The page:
- After either a TIA or a minor stroke the risk of future stroke becomes 8-12 per cent at seven days, and 11-15 per cent at one month (BMJ 2004; 328: 326)
- Much of the responsibility for delivering effective secondary prevention and managing longer term problems associated with stroke falls to the primary care team.
- Overall GP care of stroke patients has improved since April 2004, according to an analysis of GMS quality framework data on stroke in the National Audit Office report ‘Reducing brain damage: faster access to better stroke care'.
- Older patients and those with more severe disability after stroke are less likely to receive appropriate secondary prevention (Age and Ageing 2004; 33: 280).
What is the evidence?
- Combining antiplatelet drugs may not be beneficial. In one study patients who had a recent stroke or TIA were randomised to receive a combination of either aspirin with placebo or aspirin with clopidogrel (Lancet 2004; 364: 331). The results showed that the risk of major bleeding with the additional of aspirin outweighs any benefit at 18 months.
- In a randomised controlled trial involving 320 patients with a history of aspirin-induced ulcer bleeding, fewer patients had a further incidence of bleeding with aspirin plus esomeprazole than with clopidogrel alone (N Engl J Med 2005; 352: 238). Adding a proton pump inhibitor (PPI) to aspirin may be a preferable option to replacing aspirin with clopidogrel.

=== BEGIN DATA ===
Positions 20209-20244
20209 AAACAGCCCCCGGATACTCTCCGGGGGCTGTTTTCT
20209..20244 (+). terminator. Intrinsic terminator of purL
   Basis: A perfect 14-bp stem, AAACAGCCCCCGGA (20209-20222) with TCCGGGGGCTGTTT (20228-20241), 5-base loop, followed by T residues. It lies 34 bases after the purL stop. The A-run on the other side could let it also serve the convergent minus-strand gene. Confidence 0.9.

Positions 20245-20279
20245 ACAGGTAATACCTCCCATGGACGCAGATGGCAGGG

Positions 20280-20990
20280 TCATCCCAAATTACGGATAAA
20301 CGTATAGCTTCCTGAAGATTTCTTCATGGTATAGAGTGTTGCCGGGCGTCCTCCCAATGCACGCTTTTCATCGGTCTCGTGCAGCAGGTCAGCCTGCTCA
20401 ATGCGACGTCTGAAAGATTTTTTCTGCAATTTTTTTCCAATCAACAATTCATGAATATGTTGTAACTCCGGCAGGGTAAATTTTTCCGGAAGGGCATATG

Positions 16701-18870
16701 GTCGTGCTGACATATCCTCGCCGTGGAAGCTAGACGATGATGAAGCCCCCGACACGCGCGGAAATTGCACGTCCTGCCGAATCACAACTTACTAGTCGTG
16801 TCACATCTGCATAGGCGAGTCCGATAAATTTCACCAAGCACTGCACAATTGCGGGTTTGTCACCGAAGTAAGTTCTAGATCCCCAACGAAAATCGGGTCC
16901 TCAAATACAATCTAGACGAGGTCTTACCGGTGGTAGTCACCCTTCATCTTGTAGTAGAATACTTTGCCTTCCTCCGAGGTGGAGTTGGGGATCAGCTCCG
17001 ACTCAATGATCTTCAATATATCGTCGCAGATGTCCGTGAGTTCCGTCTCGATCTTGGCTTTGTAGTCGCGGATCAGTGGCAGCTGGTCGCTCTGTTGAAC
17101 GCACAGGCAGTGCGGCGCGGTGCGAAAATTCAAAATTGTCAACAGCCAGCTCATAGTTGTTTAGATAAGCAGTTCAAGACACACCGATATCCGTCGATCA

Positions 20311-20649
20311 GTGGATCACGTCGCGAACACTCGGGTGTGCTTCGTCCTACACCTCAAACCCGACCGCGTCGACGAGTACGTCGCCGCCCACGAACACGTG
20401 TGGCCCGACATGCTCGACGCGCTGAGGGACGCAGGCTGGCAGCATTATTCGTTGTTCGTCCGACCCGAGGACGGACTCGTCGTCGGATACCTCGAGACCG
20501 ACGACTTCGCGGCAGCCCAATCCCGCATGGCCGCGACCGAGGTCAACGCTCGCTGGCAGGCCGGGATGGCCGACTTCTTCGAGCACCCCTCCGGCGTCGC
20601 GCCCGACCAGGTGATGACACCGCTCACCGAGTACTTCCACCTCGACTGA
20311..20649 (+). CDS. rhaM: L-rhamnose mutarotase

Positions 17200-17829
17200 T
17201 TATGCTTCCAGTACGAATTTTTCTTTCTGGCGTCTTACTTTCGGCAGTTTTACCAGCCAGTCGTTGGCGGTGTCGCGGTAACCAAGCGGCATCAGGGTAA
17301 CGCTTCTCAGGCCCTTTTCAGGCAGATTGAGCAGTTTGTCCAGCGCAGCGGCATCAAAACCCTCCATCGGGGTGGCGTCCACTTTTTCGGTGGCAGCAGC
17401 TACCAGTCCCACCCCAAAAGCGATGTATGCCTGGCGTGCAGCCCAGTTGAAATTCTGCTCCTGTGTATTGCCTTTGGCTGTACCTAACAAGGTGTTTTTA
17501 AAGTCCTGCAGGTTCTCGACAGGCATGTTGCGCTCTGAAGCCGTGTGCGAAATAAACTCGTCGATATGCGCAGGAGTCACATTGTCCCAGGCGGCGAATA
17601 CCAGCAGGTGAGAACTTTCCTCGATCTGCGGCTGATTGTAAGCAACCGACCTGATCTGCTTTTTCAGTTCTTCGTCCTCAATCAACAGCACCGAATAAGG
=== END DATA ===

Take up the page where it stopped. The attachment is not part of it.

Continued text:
- However, a large trial has found that the combination of aspirin and dipyridamole works better than aspirin alone (Lancet 2006; 367: 1,665). The two antiplatelet agents caused no more serious bleeding than aspirin alone.
- Taken together, the current evidence supports a modest protective effect of folic acid against stroke by reducing homocysteine levels (BMJ 2006; 333: 1,114).
- A recent study showed stroke (and TIA) in elderly patients are often under-investigated, which then results in under-treatment (BMJ 2006; 333: 525).
Implications for practice
- All GPs should keep a register of stroke patients and conduct a regular audit of secondary prevention (specified in the new GMS contract).
- In patients who have had strokes, statins reduce the incidence of coronary events, but it is not yet proven if statins reduce the incidence of recurrent strokes (Clin Exp Hypertens 2006; 28: 335).
Primary Care Concise Guidelines for Stroke 2004. Royal College of Physicians, London.
www.rcplondon.ac.uk - Royal College of Physicians
www.stroke.org.uk - The UK Stroke Association
www.nao.org.uk - National Audit Office
- Dr Louise Newson is a GP in the West Midlands and is the author of ‘Hot Topics for MRCGP and General Practitioners',PasTest 2006